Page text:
The boat was located in the north of the Netherlands in a marina near the Lauwersoog lake in the Lunagat Marina. After the initial trip to purchase the boat, Angel planned a trip with his friend to get the boat ready for me. I was really hesitant about the boat. He likened it to camping or being in a camper, which is something that I don’t find pleasurable in the least. I am OK with camping in a tent, but campers and RV’s put me off. Maybe the reason has to do with our height. I am 6’ (182cm) and Angel is 6’4” (194cm) and the idea of small, cramped spaces, where we need to duck and crouch to avoid hitting our heads or other random body parts sounds awful and as I understood it, the boat with tiny on the inside. Another thought was the long days and nights I spent in a camper while working at the film studio in Sofia, Bulgaria. The stars had big, beautiful buses, but the lower echelons had the shitty campers. My boss was given a trailer, which he rarely used, except for napping and the occasional meeting, but it was my office during production. It was old, rundown, and rather dirty/skeezy with a small camping toilet. I never enjoyed my time inside. Growing up, my family wasn’t into camping, so that could be another element.
We had been planning this trip for over a year, since I first found out that he bought a boat. The idea was to buy this cheap boat and bring it back to Greece, so we could use it on the weekends with the kids. But as things usually go, life got in the way; time and money were scarce. Angel took a few trips back and forth to the Netherlands, first one was to see the boat, the second and third were to get it ready for our big voyage. The initial thought was that we were going to sail along the Atlantic, pass through the straight of Gibraltar and enter the Mediterranean sea that way, but after a bit of research we discovered that it was possible to navigate through the rivers and canals of the Netherlands, Belgium, and France and come to the Mediterranean through a calmer passing. While Angel has had his captains license for 4 years, he had had limited experience sailing, so the idea of us on the Atlantic straight out of the gate seemed a bit daunting, not only for me.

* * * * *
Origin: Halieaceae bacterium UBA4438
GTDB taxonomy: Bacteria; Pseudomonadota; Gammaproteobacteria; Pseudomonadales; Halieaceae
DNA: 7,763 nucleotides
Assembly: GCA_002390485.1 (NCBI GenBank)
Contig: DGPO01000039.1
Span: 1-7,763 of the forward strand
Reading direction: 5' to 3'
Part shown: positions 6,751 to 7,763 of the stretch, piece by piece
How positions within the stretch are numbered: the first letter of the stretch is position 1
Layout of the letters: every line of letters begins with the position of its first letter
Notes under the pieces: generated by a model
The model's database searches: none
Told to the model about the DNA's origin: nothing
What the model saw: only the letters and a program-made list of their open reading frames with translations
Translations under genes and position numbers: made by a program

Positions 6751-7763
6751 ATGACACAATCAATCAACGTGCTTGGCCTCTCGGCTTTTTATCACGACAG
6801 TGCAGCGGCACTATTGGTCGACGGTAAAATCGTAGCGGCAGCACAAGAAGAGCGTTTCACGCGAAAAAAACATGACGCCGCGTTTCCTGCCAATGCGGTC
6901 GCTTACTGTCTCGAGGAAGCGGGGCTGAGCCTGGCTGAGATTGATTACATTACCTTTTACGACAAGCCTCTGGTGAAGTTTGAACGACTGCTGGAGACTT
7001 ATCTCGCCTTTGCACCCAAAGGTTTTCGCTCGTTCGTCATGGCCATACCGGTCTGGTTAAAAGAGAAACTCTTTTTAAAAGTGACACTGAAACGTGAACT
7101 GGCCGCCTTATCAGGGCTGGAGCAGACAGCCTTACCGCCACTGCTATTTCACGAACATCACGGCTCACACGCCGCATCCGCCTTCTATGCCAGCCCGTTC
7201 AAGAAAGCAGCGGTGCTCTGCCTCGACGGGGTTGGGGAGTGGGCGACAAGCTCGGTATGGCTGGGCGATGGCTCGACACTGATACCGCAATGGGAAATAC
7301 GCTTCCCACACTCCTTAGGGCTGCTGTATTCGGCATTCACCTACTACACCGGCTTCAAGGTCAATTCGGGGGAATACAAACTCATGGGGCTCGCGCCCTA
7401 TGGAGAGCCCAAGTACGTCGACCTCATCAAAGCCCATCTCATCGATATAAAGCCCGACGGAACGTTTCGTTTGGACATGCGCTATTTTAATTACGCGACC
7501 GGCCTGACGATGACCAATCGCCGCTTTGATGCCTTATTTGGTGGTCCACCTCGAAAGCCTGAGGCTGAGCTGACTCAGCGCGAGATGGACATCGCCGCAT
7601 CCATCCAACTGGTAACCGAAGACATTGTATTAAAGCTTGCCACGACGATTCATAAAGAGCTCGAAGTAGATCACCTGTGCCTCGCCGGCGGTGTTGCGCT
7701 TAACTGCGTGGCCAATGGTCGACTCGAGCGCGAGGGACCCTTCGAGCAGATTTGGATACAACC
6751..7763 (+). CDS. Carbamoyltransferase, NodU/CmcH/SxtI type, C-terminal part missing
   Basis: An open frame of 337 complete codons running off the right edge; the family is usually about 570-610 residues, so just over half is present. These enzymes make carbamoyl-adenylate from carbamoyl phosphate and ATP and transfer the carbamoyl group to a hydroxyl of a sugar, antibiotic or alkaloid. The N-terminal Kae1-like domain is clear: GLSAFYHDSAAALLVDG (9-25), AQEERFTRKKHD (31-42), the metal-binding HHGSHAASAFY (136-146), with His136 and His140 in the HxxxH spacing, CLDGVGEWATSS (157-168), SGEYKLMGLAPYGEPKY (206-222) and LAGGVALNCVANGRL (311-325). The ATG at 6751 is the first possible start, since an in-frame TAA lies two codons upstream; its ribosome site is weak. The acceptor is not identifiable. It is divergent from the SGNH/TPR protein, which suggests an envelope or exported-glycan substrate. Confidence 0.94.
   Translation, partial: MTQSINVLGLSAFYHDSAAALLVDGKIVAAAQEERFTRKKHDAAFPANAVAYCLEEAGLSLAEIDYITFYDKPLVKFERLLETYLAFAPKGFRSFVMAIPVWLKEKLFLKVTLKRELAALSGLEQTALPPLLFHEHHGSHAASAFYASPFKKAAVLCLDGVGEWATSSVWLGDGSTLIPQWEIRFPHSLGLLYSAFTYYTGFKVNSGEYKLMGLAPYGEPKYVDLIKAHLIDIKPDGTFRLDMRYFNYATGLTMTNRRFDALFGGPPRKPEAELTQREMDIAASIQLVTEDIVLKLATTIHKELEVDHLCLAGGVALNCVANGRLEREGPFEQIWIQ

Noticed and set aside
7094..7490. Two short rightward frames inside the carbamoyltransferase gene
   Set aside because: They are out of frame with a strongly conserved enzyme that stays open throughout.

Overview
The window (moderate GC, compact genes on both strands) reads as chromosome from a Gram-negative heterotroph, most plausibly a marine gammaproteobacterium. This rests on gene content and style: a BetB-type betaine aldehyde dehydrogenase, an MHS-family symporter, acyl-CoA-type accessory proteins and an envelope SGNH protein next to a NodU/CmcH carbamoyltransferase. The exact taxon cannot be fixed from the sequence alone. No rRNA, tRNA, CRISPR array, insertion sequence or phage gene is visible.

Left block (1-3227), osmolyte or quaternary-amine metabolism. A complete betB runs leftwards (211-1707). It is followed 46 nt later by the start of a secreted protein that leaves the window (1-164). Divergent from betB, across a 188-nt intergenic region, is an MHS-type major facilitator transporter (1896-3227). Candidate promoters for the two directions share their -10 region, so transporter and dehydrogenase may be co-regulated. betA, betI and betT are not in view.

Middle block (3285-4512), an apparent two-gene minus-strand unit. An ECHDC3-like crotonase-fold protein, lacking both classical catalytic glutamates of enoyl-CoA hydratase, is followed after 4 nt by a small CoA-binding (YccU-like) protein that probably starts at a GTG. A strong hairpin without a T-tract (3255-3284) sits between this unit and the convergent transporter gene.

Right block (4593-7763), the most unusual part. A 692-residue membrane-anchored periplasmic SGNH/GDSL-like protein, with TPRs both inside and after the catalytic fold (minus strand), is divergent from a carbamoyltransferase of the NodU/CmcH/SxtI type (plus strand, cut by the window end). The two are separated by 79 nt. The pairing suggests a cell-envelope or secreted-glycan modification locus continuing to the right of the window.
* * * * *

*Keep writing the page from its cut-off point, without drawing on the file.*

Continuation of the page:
The idea of this first leg of the trip would be to sail from Dokkum to Marseille, France. Then find a marina near Marseille to overwinter. We would lower to boom, so we can navigate through all the low bridges and tunnels, then travel by motor. Once we get to the Mediterranean, we will properly sail, but until then, we are on engine power. The entirety of the trip is almost 1600km, which means we need to travel about 10 hours per day to make it to Marseille on October 2nd, which is when our flight back to Sofia departs. This leaves very little room for error.
I will continue posting about our journey every week. Please let me know what you think.